By Fred Kaeser, Guest Columnist
A number of people in chronic pain support the plight of those with addiction. Yet, over the past year and a half, I have read any number of derogatory statements and comments here on Pain News Network and on its corresponding Facebook page about people who are dealing and struggling with addiction.
Even a cursory review of the comment section on different articles will reveal rather quickly any number of folks who are dismissive of those dealing with addiction. Some express a real hatred.
One person actually suggested letting “all the druggies overdose, one by one.”
Another laments that “addicts can't die quick enough for me.”
Some express a sort of jealousy over addicts getting better treatment than they: “It's good to be an addict" and "Maybe I'd be better off being an addict.”
And then there are those who got all shook up over Prince's overdose, not so much from his death, but because it was linked to an opioid and that it might make it harder for them to obtain their own opioid medications.
And to think these comments come from the same people who beg others to better understand and accept their own need for better pain care!
It wasn't very long ago that the "drug addict" was scorned and forgotten: the druggie on the dark-lit street corner or the drunk in the back-alley. Pretty much neglected and left to fend for themselves.
But that started to change in the '70s and '80s, and nowadays the person suffering from addiction is recognized as someone who suffers from a very complex disease, is quite sick, and struggles to access the necessary care in order to recover. Societal attitudes towards those with an addiction now reflect empathy and a desire to help, as opposed to denunciation and dismissiveness.
We chronic pain patients are looking for the same acceptance and understanding that addicts were desperately seeking just a few short years ago. And that struggle took many, many decades, one might say centuries, to achieve. Our struggle is similar, and my guess is if we keep our eyes and focus on reasonable and rational argument, we too will achieve success in our struggle to obtain acceptable pain care and understanding.
But if some of us continue to see the enemy as the person who has an addiction, our fight for justice will suffer and be delayed.
Why? Because the addict is not very different from us. Irrespective of the reason why a drug or substance user becomes addicted, the addict just wants to feel better, just like us. The addict is sick, just like us. The addict wants relief from pain, just like us. Perhaps not from physical pain, but emotional and psychic pain. The addict wants proper medication, just like us. The addict needs help and assistance, just like us.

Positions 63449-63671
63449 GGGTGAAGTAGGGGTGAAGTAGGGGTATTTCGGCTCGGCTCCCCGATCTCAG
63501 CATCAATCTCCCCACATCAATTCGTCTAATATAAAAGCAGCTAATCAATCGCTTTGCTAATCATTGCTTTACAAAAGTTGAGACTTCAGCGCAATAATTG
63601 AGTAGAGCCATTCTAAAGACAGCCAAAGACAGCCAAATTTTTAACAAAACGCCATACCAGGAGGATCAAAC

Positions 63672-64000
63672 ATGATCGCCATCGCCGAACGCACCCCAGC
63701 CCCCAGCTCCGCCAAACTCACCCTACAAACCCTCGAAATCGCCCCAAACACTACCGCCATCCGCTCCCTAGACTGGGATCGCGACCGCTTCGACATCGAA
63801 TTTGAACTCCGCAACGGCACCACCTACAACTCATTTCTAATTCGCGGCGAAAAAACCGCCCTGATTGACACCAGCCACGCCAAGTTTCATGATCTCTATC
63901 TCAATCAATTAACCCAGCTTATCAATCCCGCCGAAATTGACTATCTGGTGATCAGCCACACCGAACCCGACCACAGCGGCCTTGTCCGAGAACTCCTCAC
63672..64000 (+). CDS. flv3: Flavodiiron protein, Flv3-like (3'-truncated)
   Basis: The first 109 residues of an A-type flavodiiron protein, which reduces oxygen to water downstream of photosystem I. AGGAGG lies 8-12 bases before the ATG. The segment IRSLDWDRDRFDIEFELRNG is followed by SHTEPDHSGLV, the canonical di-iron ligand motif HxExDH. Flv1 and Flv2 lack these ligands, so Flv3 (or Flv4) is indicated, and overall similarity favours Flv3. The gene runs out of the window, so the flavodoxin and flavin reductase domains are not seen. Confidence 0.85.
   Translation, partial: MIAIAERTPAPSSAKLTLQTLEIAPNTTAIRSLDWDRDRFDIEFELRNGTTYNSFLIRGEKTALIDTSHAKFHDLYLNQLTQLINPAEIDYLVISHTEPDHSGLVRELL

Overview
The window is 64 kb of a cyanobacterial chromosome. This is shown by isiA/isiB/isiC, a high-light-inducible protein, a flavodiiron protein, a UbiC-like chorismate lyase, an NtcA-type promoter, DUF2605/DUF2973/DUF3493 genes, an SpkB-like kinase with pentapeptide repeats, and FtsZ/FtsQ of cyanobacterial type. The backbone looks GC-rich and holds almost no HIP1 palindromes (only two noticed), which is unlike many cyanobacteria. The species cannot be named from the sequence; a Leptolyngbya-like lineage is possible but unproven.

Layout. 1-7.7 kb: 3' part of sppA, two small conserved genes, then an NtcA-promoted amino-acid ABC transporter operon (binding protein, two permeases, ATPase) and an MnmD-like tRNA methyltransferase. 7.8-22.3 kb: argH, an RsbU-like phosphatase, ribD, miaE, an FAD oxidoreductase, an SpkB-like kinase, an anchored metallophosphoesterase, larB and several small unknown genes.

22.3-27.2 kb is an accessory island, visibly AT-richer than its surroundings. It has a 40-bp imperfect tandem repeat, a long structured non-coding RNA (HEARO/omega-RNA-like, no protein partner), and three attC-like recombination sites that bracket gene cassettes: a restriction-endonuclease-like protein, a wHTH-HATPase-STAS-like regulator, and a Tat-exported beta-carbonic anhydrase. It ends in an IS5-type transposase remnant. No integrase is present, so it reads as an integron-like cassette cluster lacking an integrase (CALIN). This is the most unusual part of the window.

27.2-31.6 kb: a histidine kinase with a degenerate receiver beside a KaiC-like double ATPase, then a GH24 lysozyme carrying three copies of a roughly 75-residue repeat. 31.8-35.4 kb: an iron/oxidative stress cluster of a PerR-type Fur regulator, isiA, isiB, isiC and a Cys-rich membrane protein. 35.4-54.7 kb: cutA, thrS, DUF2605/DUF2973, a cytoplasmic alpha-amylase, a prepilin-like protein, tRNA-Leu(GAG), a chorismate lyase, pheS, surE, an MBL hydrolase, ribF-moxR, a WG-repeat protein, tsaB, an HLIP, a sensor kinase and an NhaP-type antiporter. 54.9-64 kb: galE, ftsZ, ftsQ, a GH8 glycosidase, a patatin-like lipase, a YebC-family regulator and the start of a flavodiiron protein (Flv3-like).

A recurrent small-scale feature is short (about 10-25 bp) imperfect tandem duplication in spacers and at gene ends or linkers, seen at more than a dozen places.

And sometimes the pain patient is the addict. Sometimes we are one in the same. A recent review of 38 research reports pegs the addiction rate among chronic pain patients at 10 percent. From a genetic predisposition standpoint, we must presume that some addicts have become addicted just because of their genes, just like some of us.
No one with an addiction started out wanting to become addicted, just like none of us wanted chronic pain. And while our government is trying to figure out how to minimize the spread of opioid addiction, it is not the addict's fault as to how it has decided to that.
In many ways those suffering from addiction are not very different from us who suffer from chronic pain. We both struggle for acceptance, we both require empathy and understanding from the world around us, and we both require treatment and proper care to lead better and more productive lives.
But, I firmly believe that as long as there are those of us in chronic pain who feel compelled to ridicule and demean those who are addicted, that we will only delay our own quest to receive the empathy we so justly deserve in our journey towards adequate pain care.
Empathy breeds empathy, and if we expect it for ourselves, we must be willing to extend it to others. And that includes the addict.
Fred Kaeser, Ed.D, is the former Director of Health for the NYC Public Schools. He suffers from osteoarthritis, stenosis, spondylosis and other chronic spinal problems.
Fred taught at New York University and is the author of What Your Child Needs to Know About Sex (and When): A Straight Talking Guide for Parents.
The information in this column should not be considered as professional medical advice, diagnosis or treatment. It is for informational purposes only and represent the author’s opinions alone. It does not inherently express or reflect the views, opinions and/or positions of Pain News Network.